And it's not a bad idea to have a recognisable standard in your collection. They're great to teach with - you can keep all your students on the same page, whilst encouraging them to develop their own relationships with it. And once you can read well with it, you can adapt to different decks, again making it good to learn on. It's very far from a favourite of mine, but I teach using it exclusively and am very happy to read with it if clients genuinely like it. :)


I believe one of the main reasons for its popularity is the artwork and the symbolism. It's sufficiently mysterious without being overwhelming and this pulls in a lot of people. But it also has an incredible depth that isn't readily apparent—this gives it staying power. I don't think I'd go so far as to say that makes it "superior," it just means a lot of people like it.

US Games got lucky is all I can say. The deck sells itself. :)


It's the most popular in the USA. In different areas of Europe, other decks were very popular and probably most popular, but in the last years, the high quality books and RWS-inspired decks has pushed the RWS to the fore everywhere.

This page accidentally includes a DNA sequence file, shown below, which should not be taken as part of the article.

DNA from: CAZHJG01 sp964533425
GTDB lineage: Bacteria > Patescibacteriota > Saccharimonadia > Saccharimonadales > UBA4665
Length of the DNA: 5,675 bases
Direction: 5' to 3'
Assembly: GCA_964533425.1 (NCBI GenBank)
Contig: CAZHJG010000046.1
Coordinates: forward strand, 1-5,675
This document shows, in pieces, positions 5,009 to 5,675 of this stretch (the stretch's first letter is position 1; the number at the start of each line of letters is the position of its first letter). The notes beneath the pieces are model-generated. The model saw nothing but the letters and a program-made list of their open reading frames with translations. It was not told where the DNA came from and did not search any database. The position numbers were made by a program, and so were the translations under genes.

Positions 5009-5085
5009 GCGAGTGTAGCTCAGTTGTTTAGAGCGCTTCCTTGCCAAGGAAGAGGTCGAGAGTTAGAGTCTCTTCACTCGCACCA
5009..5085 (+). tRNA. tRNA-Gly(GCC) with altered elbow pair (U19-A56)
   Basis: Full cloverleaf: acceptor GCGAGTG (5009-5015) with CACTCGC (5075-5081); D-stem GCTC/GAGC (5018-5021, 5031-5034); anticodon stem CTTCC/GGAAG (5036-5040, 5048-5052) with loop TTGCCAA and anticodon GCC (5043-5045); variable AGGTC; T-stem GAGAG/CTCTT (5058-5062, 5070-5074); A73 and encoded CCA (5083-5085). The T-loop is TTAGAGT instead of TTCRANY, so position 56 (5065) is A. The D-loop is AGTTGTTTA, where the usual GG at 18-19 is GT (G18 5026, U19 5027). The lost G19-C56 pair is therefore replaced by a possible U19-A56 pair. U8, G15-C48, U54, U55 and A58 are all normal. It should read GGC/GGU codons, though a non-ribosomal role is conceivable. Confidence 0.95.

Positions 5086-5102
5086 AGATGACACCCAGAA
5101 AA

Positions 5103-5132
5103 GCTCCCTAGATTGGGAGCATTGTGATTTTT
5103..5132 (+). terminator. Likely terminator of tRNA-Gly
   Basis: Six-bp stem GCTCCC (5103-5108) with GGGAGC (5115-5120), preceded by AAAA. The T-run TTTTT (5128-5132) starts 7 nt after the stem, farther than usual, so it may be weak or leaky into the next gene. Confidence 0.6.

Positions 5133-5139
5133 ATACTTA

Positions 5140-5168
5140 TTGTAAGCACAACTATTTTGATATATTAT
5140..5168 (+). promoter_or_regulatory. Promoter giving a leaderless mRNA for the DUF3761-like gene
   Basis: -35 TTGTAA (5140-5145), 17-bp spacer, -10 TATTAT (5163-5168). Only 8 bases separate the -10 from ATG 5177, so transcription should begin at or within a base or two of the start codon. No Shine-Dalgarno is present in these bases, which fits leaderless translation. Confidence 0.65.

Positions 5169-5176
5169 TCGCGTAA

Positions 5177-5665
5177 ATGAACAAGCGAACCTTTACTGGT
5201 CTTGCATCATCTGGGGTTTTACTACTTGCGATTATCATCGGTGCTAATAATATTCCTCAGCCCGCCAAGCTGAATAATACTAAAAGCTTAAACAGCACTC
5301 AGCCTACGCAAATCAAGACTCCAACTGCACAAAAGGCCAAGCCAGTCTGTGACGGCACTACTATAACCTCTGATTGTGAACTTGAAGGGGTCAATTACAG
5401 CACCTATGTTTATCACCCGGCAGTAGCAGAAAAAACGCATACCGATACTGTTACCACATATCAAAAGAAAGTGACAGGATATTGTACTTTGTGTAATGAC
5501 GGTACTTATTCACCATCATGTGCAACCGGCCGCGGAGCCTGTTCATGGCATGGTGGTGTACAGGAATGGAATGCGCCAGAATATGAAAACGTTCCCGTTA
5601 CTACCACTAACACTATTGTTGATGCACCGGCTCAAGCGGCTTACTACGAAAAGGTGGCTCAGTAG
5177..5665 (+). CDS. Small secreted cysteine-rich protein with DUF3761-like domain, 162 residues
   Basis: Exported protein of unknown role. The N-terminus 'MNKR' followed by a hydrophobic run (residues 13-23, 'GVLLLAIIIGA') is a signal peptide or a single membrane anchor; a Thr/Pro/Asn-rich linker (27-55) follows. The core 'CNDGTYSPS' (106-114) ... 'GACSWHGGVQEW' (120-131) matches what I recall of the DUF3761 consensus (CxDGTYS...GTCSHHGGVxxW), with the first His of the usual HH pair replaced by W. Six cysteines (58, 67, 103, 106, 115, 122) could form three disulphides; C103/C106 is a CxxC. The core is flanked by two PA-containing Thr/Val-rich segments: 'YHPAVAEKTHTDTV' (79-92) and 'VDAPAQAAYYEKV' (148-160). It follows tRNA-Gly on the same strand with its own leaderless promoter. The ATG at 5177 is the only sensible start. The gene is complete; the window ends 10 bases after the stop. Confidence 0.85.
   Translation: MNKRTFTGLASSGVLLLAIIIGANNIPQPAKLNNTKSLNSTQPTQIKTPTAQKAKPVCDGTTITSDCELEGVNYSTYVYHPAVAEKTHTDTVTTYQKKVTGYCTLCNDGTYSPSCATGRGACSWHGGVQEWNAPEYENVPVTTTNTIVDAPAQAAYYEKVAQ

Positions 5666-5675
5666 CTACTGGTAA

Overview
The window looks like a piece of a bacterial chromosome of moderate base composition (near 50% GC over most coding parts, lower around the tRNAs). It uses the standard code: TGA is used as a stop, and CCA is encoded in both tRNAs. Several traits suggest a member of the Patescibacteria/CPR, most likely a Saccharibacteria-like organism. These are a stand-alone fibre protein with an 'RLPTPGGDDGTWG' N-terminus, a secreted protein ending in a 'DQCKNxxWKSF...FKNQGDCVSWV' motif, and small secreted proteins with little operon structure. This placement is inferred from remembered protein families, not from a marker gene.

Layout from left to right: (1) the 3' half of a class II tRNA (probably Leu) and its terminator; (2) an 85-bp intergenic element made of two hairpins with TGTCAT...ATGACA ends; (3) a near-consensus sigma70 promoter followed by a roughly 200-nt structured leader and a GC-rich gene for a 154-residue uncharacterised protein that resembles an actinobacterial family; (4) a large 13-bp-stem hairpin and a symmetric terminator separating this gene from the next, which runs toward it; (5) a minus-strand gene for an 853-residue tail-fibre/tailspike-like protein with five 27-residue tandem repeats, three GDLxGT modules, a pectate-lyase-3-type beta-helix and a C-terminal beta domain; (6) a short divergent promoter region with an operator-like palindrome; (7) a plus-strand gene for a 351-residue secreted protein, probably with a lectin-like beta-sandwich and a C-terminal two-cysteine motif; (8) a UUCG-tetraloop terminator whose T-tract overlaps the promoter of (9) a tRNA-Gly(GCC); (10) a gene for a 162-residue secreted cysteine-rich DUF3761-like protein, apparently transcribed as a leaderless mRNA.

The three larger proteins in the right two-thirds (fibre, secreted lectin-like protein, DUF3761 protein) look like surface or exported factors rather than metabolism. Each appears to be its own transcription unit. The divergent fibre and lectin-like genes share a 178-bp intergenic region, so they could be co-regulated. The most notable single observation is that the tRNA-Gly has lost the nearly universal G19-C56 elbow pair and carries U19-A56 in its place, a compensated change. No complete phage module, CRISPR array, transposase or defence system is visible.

I remember that 20, 30 years ago, in Germany THE deck was the Thoth. But I have only anecdotal evidence and can't really prove it.

The RWS is a good deck but IMO the Thoth is at least as interesting and more challenging. With the Thoth, you have to get along without the "narrative crutches" and deal with complex esoteric associations. If you dig deeper into the RWS, you will find also there a very complex system but the entrance is easier because you have the scenes and stories to hold on to.